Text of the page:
2. Stiff Shoulders
Anyone who spends the majority of their day working at a desk knows that it can be a real pain in the neck —literally! Use the Restore Ready-To-Apply Roll-On to roll the blend over a sore neck and stiff shoulders throughout your workday or afterward.
3. Aching Feet
After a long day on your feet, soothe away the pain with Restore! Add a few drops of it to a small amount of fractionated coconut oil (or your favorite massage oil) and rub it onto sore feet.
Or better yet, have your significant other do it for you so you can sit back and relax! 🙂
4. Crick In The Neck
Who among us hasn’t woken up with a crick in the neck after sleeping funny? It’s not a serious injury, but that doesn’t mean it can’t be seriously uncomfortable.
Use Restore to ease the discomfort and regain your range of motion in your neck. Just dilute a few drops with your favorite carrier oil , or roll it right on with the roll-on version.
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5. Sore Muscles
Hitting the gym or trying to get in shape? Use Restore after your workout to soothe soreness and for its pleasant cooling effect.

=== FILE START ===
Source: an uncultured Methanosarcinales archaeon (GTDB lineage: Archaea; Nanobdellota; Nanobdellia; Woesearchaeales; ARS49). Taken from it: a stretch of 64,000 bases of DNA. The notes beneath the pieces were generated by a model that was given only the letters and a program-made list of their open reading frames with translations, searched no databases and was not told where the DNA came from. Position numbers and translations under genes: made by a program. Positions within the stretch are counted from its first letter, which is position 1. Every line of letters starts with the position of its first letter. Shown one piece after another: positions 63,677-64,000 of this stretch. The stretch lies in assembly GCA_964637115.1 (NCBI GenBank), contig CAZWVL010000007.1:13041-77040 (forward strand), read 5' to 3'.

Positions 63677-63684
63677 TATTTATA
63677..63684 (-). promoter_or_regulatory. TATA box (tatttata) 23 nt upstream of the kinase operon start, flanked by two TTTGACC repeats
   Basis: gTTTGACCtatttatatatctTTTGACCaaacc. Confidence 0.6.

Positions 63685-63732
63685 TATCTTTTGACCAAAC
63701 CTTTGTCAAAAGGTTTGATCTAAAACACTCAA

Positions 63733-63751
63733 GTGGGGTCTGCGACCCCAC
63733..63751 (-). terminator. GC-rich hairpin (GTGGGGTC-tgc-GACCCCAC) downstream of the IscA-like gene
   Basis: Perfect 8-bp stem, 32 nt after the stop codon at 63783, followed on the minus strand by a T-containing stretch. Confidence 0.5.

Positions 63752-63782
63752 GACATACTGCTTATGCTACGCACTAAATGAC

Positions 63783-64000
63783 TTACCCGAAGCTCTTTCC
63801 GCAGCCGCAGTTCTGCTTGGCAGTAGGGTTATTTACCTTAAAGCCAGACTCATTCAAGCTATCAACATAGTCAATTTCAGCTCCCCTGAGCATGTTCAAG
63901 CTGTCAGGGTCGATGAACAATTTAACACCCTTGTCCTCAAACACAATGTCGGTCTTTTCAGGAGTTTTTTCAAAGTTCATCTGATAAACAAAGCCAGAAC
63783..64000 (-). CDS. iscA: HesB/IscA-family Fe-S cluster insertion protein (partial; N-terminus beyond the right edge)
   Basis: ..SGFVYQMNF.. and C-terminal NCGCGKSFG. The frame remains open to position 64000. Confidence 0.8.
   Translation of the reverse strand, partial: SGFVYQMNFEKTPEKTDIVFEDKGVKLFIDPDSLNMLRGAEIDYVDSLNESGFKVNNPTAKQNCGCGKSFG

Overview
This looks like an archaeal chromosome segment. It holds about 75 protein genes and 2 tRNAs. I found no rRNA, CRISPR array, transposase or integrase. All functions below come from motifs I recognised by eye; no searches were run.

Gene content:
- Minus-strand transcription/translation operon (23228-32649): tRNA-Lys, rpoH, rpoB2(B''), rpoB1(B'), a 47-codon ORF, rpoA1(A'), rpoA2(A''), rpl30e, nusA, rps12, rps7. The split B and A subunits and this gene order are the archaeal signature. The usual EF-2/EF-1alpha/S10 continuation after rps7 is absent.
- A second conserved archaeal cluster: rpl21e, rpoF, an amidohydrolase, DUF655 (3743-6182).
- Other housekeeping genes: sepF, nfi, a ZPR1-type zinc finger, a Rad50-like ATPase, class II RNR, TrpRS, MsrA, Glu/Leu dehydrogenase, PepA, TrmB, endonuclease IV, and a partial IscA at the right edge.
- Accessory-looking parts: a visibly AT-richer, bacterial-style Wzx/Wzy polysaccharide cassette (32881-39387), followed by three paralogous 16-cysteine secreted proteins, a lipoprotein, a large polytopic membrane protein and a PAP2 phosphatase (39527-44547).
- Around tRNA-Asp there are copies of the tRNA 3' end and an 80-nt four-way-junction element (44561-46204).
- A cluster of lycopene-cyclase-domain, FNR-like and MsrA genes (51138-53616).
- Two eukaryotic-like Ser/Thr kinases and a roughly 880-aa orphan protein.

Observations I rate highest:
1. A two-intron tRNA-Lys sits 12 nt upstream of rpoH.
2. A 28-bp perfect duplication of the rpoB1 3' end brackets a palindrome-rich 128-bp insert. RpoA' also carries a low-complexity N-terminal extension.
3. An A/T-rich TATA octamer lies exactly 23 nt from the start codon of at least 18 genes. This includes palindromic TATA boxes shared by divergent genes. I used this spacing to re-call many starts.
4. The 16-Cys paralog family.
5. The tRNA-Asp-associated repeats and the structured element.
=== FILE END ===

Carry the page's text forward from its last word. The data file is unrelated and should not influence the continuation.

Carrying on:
6. All-Over Aches
Both colds and the flu can leave you feeling achy all over your body . Take a warm bath with Restore before bedtime to relax your sore muscles and ensure you’ll get a good night’s sleep!
I recommend adding 12 drops of Restore to 1/2 cup of Epsom salt. Mix it up, add it to warm bathwater, and soak for 20-30 minutes for relief and relaxation.
Do you have any go-to tips for natural pain relief?
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My lips have been killing me lately!! I don’t usually get really badly chapped lips, even in winter, because I’m always putting lipstick on and . Continue Reading
I believe we should all love the place we call home and the life we live there. Since 2011, I’ve been dedicated to making One Good Thing by Jillee a reliable and trustworthy resource for modern homemakers navigating the everyday challenges of running a household. Join me as I share homemaking and lifestyle solutions that make life easier so you can enjoy it more!
Every day I share creative homemaking and lifestyle solutions that make your life easier and more enjoyable!